The backflow of sewerage money

By TIMOTHY J. CARROLL and MAX PIZARRO

Gov. Chris Christie flushed out individual Passaic Valley Sewerage Commissioners this week, but the authority has long been known as an entrenched patronage mill built on the confluences of money, political loyalty and influence.  

“The PVSC Commissioners in question seem to have no remorse for, or desire to fix, the blatantly unethical hiring and contracting practices that occurred on their watches,” said Senate Minority Leader Tom Kean Jr. (R-Westfield) today. “This behavior fleeced the ratepayers the Commission is supposed to serve.”

According to a Star Ledger expose that burst the damn at the PVSC: “Its $46.4 million payroll includes spouses and children of commissioners, mayors, friends of mayors, and the brother-in-law of a mayor who is also a commissioner, the documents show. The median salary there has jumped by nearly 30 percent over the past five years.”

But these commissioners are governor-appointed and Senate approved, so they didn’t just fall into the seats. The commissioners need some support at the state level to attain their seats. Local senators could block a nominee by invoking senatorial courtesy for appointments in their county.

“At the top of the food chain is the senators,” said one North Jersey legislator with an understanding of the patronage routine. “First, the commissioners pay a tribute to the boss, (the senator).”

Underlings are required to pay tributes as well or sell fundraiser tickets, the source said. “Then they hit up their vendors.”

PolitickerNJ took a look at the contribution tracks of the axed commissioners, as well as an overall look at who PVSC employees are donating to in the political realm.

A review of $87,800 in state political contributions – some dating back over a decade – included more than $42,000 in contributions from PVSC workers and management and over $45,000 in contributions from the six exiting commissioners alone.

One name that jumps out is Commissioner Bill Flynn, whose reply letter to the governor this week rapidly deflated the captains of the already substantially banged-up PVSC dinghy.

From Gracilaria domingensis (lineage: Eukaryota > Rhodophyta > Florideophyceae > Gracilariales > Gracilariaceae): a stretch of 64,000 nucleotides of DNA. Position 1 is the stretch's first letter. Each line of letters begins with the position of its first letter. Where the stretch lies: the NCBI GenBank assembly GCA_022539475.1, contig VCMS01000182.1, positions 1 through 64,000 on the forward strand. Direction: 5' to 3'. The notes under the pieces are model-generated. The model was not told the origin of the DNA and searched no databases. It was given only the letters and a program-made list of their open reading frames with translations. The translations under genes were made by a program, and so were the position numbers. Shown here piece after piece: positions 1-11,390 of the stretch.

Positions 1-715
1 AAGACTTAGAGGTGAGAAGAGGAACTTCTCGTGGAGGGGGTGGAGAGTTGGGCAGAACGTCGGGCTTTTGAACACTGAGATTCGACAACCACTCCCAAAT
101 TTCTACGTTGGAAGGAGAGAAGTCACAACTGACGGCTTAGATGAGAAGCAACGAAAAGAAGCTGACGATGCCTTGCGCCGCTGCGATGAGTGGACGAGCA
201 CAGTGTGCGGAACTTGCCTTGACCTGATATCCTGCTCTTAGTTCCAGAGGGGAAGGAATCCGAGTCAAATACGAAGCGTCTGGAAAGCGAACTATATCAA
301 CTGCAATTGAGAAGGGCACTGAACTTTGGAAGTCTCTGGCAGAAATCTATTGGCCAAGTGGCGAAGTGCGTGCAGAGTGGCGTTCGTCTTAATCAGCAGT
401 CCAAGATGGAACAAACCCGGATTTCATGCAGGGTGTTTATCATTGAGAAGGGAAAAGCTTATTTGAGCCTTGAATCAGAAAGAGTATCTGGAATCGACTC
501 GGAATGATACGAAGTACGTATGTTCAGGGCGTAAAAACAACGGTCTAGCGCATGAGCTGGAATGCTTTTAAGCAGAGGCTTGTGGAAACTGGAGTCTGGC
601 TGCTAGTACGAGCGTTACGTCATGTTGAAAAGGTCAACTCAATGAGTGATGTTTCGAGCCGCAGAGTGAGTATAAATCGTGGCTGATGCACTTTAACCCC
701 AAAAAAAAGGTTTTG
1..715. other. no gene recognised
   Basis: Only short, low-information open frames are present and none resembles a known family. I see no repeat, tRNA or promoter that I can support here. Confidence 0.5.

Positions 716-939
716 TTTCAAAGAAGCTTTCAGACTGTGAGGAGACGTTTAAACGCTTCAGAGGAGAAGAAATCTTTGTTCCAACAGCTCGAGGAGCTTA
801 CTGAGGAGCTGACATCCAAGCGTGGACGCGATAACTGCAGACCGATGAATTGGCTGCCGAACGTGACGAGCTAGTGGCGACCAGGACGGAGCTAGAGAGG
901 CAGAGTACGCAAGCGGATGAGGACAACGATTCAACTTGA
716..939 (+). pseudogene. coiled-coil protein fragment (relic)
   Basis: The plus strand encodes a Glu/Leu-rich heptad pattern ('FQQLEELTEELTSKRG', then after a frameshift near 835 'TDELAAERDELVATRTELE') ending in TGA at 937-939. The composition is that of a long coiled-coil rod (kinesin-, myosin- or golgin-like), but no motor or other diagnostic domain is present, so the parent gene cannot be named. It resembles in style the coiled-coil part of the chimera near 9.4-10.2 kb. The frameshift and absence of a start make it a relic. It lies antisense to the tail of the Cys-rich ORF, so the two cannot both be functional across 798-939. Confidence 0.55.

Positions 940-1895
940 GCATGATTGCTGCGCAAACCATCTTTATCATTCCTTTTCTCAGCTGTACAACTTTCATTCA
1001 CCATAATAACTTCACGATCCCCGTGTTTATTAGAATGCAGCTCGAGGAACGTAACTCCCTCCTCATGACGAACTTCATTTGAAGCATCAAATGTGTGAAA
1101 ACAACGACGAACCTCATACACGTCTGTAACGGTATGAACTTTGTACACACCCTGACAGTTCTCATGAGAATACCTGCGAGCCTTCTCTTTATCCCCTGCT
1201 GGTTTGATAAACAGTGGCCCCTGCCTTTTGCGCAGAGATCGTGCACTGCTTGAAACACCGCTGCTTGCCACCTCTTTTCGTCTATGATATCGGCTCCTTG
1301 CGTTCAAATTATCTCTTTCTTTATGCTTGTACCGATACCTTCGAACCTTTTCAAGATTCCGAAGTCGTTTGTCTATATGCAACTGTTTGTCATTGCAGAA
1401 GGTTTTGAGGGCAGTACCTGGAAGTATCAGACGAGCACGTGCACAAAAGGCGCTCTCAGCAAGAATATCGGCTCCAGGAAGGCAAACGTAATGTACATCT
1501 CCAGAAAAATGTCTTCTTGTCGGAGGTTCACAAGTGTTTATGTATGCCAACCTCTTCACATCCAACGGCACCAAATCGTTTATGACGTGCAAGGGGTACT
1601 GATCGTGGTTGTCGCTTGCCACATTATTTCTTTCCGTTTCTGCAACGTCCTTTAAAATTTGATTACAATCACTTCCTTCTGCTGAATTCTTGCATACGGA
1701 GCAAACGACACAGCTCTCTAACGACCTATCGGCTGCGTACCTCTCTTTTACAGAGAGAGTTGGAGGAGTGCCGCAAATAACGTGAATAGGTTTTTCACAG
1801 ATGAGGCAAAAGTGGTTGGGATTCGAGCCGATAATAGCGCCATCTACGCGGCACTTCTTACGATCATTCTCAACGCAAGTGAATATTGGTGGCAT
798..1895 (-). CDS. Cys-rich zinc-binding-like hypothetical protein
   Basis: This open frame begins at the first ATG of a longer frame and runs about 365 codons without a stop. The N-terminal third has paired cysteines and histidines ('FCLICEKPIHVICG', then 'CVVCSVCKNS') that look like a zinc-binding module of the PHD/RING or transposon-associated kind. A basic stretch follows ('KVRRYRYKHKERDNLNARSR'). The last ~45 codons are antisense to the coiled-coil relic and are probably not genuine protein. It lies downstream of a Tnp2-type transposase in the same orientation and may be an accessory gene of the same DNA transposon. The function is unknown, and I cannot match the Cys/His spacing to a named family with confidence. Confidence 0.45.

“When I am forwarded…an apology for the unprofessional tone of this correspondence I will immediately reply to your request,” he wrote the governor in reply to a state request for information.

Flynn and his wife have donated over $25,000 to various political campaigns over the years, more than the other six commissioners combined.

A top personal recipient of Flynn’s generosity has been Flynn’s sponsor for the commissioner seat, state Sen. John Girgenti (D-Hawthorne), clearing nearly $8,000. Flynn is a former Paterson firefighter who lives in Girgenti’s county.

An insider at the PVSC said Girgenti also requires a certain amount of fundraiser ticket sales from employees at the commission every year as well. The source said the general response after the beefsteak dinner is: “The guy didn’t even have the decency to come around and shake our hands.”

“The contributions in question were completely appropriate and properly reported,” said Girgenti spokesman Phillip Swibinski. “These were active Democrats attending a very popular annual fundraiser over the course of many years. To suggest that anyone was coerced into buying a $50 ticket to a steak dinner is silly and completely false.”

The matter worries Jeff Gardner, Hawthorne Democratic Party chairman and 35th District primary opponent of Girgenti, who said, “The issues identified (at the PVSC) are a serious problem.

“If someone is standing in the way of getting to the bottom of it, that’s an even bigger problem. If Sen. (Loretta) Weinberg (D-Teaneck) and Sen. (Kevin) O’Toole (R-Cedar Grove) are looking for co-sponsors to their reform legislation, I’ll try to get to the senate as soon as possible. Step one is to stop it…. I suspect we haven’t heard the last of wrongdoing (at the PVSC).”

Another biggest benefactor of the fired board members is, ironically, Christie, who has taken in over $4,000 from two commissioners, Frank Calandriello, the mayor of Garfield – who was defiant today in resisting the governor’s calls for him to step down; and Carl Czaplicki, director of the Jersey City Department of Housing, Economic Development & Commerce.

Calandriello’s two cousins, his cousin’s wife, and his brother-in-law work for the commission, as do Czaplicki’s wife and brother.

In 2009, Czaplicki contributed $500 to Christie’s Inaugural Committee.  Today, he submitted his letter of resignation.

The backflow of sewerage money